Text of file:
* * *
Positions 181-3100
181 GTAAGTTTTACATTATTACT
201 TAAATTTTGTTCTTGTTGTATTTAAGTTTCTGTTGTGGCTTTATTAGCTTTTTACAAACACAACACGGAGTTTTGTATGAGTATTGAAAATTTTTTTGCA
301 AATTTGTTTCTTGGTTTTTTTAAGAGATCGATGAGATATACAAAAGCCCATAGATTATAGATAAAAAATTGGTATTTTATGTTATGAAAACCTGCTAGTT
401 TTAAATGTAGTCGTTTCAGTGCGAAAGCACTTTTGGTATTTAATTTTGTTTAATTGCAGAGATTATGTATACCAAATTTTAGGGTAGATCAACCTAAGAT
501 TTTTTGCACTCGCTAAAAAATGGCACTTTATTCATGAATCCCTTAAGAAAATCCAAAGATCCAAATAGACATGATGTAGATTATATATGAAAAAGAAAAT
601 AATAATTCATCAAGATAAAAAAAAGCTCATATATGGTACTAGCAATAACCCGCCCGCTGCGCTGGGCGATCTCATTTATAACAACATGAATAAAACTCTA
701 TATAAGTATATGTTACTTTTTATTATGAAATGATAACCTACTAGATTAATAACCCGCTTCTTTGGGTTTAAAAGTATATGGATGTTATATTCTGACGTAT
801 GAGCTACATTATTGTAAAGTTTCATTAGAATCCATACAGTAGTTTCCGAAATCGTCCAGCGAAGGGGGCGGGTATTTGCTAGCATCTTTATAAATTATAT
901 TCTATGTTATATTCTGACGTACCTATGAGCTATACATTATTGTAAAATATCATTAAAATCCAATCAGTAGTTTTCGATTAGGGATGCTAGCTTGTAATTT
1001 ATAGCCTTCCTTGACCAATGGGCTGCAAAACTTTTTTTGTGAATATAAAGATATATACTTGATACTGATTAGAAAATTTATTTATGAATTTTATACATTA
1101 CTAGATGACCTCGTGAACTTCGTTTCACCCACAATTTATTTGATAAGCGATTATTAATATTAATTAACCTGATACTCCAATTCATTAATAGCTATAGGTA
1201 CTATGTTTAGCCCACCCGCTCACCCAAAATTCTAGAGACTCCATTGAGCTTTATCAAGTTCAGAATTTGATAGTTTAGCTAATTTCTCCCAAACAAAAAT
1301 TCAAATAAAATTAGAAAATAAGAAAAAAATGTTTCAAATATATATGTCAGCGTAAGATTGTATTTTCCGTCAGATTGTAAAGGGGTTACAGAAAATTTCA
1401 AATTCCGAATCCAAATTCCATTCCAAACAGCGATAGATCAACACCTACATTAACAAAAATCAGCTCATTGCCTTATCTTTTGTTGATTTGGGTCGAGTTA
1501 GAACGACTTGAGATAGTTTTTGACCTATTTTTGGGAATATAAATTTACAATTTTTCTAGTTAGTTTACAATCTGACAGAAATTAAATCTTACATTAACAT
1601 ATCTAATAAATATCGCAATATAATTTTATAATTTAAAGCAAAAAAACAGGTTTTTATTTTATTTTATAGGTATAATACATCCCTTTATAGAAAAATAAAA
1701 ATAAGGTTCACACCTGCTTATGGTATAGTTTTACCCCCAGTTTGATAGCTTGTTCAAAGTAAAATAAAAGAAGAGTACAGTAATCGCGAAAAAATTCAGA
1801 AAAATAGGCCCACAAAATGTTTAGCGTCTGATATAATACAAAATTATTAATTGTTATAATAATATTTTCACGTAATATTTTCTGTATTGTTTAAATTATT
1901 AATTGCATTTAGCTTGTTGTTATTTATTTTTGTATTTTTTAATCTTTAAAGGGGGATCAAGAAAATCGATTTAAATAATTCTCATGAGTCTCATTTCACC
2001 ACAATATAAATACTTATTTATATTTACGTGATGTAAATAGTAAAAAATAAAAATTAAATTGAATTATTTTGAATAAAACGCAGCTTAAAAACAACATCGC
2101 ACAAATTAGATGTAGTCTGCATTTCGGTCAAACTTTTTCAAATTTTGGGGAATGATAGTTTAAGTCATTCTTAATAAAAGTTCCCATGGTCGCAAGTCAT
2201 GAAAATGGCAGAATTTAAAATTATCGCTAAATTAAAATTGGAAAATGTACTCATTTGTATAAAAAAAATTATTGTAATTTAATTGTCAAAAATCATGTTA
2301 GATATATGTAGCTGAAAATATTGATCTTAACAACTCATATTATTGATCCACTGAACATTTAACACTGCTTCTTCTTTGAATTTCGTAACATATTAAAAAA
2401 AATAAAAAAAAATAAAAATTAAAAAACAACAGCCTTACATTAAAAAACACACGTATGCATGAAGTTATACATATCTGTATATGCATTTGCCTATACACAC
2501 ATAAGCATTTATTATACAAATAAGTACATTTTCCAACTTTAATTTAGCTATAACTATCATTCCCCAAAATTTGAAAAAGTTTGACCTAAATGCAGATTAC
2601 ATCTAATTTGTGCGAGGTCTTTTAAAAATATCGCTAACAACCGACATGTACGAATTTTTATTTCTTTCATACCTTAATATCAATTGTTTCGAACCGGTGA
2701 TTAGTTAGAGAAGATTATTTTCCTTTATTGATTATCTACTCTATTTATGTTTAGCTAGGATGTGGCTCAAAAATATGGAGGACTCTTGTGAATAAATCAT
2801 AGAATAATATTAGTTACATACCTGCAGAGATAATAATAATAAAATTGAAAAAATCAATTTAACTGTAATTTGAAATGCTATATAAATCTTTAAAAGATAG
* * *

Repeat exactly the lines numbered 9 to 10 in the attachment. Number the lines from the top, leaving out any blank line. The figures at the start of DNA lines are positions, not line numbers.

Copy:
801 GAGCTACATTATTGTAAAGTTTCATTAGAATCCATACAGTAGTTTCCGAAATCGTCCAGCGAAGGGGGCGGGTATTTGCTAGCATCTTTATAAATTATAT
901 TCTATGTTATATTCTGACGTACCTATGAGCTATACATTATTGTAAAATATCATTAAAATCCAATCAGTAGTTTTCGATTAGGGATGCTAGCTTGTAATTT